India, Pakistan fans clash after ICC Champions Trophy final
Indian and Pakistani cricket fans clashed in London, Leicester and other parts of Britain after Sunday’s ICC Champions Trophy final between the two countries.icc champions trophy 2017 Updated: Jun 19, 2017 18:23 IST
Communities in Britain with origins in India and Pakistan live, work and often socialise together, but national teams facing each other in cricket brings to the fore age-old rivalries – as they did in London, Leicester and elsewhere after Sunday’s ICC Champions Trophy final.
Rival fans waved national flags and threw missiles at each other in Southall, with police keeping the peace. In Leicester, the arterial Belgrave Road was blocked due to disturbances, with fans goading each other. Police helicopters were used to keep tabs on the situation.
Belgrave Road and nearby Melton Road were also closed on June 4, when India beat Pakistan in the initial rounds of the tournament, prompting several complaints from residents in the East Midlands town that has a large population of South Asian origin.
Major political and other developments in India and Pakistan often find an echo in Britain, reflecting the many levels of historical and contemporary engagement. Some areas and towns are identified with South Asian countries and regions.
Several videos of clashes between rival supporters in Southall, Leicester and elsewhere were circulated on social media. Their behaviour was condemned on social media by people across the country.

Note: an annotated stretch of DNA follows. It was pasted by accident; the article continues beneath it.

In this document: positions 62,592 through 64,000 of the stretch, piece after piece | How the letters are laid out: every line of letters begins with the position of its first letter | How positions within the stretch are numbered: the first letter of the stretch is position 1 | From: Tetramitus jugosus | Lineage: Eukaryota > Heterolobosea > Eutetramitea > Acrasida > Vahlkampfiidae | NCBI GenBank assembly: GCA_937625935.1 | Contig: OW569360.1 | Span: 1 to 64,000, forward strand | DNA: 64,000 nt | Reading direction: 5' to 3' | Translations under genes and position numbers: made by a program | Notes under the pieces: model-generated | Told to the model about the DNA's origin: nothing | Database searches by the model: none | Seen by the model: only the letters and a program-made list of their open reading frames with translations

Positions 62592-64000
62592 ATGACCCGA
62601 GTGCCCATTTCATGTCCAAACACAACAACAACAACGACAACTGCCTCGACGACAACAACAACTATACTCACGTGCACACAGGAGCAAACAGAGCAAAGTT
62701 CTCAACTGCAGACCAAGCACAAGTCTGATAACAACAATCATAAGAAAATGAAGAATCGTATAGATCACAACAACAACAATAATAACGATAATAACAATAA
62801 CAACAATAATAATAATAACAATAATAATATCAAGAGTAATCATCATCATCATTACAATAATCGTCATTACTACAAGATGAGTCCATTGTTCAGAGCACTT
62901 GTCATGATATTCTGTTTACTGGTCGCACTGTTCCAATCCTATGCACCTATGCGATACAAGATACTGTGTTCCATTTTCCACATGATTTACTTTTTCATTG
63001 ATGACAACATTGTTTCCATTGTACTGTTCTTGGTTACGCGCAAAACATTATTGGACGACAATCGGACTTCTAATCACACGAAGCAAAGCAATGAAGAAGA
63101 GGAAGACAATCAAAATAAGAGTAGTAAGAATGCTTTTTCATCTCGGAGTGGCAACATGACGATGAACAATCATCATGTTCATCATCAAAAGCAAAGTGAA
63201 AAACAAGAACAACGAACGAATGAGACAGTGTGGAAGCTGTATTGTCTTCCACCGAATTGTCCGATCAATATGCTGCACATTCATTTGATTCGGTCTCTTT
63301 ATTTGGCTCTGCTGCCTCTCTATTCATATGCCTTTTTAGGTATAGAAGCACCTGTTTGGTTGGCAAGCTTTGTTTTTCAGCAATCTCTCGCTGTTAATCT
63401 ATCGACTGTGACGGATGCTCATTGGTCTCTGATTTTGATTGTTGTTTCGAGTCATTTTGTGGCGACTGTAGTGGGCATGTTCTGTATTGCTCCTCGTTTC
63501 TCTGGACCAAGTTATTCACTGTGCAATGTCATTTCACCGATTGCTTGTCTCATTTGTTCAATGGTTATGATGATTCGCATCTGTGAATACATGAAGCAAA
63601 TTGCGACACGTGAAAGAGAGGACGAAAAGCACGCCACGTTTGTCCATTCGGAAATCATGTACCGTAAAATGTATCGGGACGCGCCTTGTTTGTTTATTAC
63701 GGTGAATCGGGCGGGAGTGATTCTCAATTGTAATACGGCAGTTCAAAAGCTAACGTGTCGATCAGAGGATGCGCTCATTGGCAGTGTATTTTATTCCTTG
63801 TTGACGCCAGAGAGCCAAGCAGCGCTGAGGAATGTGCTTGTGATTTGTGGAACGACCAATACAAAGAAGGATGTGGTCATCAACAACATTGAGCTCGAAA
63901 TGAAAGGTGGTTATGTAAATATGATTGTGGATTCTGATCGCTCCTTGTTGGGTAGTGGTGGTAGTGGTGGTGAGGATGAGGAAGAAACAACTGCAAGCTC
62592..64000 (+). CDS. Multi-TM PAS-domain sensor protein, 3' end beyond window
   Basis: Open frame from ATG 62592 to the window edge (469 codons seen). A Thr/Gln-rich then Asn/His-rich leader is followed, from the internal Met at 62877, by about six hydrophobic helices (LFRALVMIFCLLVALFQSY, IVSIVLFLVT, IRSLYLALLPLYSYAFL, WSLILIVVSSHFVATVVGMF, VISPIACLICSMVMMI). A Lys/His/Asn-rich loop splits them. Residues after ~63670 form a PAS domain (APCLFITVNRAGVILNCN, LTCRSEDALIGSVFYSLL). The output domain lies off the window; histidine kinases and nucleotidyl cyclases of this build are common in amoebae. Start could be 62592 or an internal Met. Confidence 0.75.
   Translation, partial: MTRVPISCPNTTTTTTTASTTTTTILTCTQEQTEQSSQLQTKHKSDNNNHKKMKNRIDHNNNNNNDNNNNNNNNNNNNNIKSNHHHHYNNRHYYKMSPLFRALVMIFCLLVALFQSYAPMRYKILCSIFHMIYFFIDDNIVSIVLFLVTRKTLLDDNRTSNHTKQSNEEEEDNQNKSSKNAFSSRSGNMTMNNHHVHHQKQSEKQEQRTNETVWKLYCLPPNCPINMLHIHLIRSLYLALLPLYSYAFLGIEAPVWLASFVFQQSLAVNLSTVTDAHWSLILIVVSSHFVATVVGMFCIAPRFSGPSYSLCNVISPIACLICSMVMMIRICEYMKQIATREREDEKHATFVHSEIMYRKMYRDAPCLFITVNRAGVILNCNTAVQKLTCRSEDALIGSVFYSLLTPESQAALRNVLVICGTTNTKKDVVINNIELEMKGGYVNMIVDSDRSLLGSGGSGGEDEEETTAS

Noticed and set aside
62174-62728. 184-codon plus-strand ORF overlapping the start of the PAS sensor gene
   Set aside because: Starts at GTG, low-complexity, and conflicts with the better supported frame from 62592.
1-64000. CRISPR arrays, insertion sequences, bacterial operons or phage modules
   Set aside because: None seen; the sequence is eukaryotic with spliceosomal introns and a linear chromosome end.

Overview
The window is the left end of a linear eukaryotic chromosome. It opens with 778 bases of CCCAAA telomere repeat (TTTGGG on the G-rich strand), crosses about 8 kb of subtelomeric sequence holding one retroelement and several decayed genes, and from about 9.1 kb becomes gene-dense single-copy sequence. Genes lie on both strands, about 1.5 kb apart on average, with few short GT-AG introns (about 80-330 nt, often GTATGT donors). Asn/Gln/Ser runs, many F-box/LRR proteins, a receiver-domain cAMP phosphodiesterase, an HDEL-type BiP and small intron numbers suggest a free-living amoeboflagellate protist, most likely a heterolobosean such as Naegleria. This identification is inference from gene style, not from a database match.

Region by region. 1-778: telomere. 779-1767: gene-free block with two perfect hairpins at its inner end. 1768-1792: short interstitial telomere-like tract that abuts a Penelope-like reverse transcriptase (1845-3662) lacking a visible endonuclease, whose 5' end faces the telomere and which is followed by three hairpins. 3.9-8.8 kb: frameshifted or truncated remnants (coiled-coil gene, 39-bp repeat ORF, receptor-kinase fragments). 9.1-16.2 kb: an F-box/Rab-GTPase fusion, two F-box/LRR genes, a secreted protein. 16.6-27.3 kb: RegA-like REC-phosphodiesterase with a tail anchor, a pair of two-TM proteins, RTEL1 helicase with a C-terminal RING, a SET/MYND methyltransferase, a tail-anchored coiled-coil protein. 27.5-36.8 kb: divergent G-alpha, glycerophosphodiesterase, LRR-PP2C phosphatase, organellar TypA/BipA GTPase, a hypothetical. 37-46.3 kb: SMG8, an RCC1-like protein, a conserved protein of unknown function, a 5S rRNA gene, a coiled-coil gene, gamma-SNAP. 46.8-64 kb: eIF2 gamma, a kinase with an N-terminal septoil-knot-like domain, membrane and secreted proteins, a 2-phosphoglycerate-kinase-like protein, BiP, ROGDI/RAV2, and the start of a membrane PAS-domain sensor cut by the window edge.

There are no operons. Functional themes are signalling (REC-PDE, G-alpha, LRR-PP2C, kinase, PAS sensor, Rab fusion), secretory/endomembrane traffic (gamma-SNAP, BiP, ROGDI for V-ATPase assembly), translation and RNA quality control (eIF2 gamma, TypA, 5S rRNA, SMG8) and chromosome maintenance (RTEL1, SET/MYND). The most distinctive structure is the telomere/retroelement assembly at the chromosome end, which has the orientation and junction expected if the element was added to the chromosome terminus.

A Leicestershire police spokesman said on Sunday night: "Belgrave Road has been reopened following an incident of public order. A large group of people gathered in the area earlier this evening following the final of a cricket match between India and Pakistan.
"Officers closed Belgrave Road city bound to the junction of Loughborough Road and county bound to Belgrave roundabout to assist the dispersal of the crowd. We would like to thank the public for their patience while officers dealt with the disruption."
India’s previous victories in major cricket encounters, particularly against Pakistan, were celebrated with much enthusiasm in the streets, often creating public order situations.